Putin called the Magnitsky measure a “purely political, unfriendly act.”
At the time, Moscow promised “analogous restrictions” on US officials.
An earlier article explained Sergei Magnitsky was a Russian attorney. In 2009, he died in police custody. His death drew international media attention.
He specialized in civil law. He did anti-corruption work. He uncovered evidence of tax fraud. He implicated police, judiciary figures, tax officials, bankers, and Russia’s mafia.
He accused them of stealing around $230 million dollars in 2007 through fraudulent tax refunds.
On issues relating to courts, taxes, fines, and civil law, he was called the “go to guy” in Moscow.
In November 2008, he was arrested, imprisoned, and treated abusively. For 11 months he was denied family visits. Serious health problems developed. Inadequate treatment followed.
On November 16, 2009, he died for reasons attributed officially to a “rupture to the abdominal membrane” and subsequent heart attack.
Initially his death was blamed on medical neglect. Later claims suggested murder. Official investigations began. In July 2011, death by medical neglect was ruled.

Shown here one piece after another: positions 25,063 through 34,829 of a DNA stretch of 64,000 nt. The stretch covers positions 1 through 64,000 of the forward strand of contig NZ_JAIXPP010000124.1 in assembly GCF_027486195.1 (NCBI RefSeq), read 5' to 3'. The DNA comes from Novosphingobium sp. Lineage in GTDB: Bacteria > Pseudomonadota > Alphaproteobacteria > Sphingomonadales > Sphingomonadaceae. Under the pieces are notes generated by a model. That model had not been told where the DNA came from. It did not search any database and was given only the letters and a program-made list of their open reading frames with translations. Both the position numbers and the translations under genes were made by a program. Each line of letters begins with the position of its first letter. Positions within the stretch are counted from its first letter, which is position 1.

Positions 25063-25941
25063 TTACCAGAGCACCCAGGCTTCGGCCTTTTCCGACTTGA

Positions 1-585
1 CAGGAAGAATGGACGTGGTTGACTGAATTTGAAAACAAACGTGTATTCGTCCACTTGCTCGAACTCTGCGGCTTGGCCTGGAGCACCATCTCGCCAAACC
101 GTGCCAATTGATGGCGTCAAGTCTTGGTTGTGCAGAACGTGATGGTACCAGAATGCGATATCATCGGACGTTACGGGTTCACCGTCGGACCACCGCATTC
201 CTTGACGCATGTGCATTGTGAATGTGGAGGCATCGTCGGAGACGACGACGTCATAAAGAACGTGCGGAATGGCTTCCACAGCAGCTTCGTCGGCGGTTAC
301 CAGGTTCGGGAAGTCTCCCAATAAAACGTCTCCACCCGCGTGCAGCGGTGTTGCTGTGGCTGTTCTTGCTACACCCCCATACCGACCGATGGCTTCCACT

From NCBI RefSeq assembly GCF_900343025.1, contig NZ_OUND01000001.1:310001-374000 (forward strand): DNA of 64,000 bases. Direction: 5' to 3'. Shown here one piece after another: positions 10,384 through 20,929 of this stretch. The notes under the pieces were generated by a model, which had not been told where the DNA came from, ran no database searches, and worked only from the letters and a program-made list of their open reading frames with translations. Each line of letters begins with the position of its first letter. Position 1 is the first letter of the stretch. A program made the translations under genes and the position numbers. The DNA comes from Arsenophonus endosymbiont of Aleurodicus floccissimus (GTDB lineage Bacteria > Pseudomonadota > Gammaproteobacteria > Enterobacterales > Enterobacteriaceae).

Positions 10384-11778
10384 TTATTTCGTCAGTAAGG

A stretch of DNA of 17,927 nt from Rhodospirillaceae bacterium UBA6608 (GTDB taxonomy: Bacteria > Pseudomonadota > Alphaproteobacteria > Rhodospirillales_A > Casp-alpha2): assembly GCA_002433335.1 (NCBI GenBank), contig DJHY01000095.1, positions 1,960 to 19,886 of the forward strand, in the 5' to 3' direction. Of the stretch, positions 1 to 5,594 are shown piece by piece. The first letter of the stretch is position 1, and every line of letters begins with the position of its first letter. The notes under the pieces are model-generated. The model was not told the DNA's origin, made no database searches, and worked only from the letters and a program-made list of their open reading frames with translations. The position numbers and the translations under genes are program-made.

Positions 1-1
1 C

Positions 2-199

The 2012 Sergei Magnitsky Rule of Law Accountability Act normalized US/Russian trade relations. Doing so came with strings. Moscow raised legitimate objections.
The legislation imposed visa bans, asset freezes, and other sanctions on Russian nationals accused of committing human rights abuses.
In response, Moscow enacted Dima Yakovolev legislation – named after a Russian orphan adopted by a US family left to die of heat stroke in a parked car.
Lax US adoption laws and lack of follow-through prevent knowing how other Russian orphans are treated – as well as adopted children from other countries.
Dima Yakovlev legislation imposed visa bans and asset freezes on US officials accused of violating the rights of Russian citizens abroad.
Multiple rounds of US and EU sanctions irresponsibly targeted Russian officials and business in response to Ukrainian crisis conditions.
Western nations chose confrontation, not conflict resolution. Russia bashing remains official policy.
Unjustifiable criticism followed Russia’s response. The EU’s office in Moscow confirmed receipt of the list.
Its press and information section head, Soren Liborius, said “(w)e do not have additional information on the legal aspects, background and other things related to its drafting.”
Separate from Western/Russian relations, fortress Europe is notorious for its increasing hostility toward immigrants and unwillingness to grant them asylum or refugee status.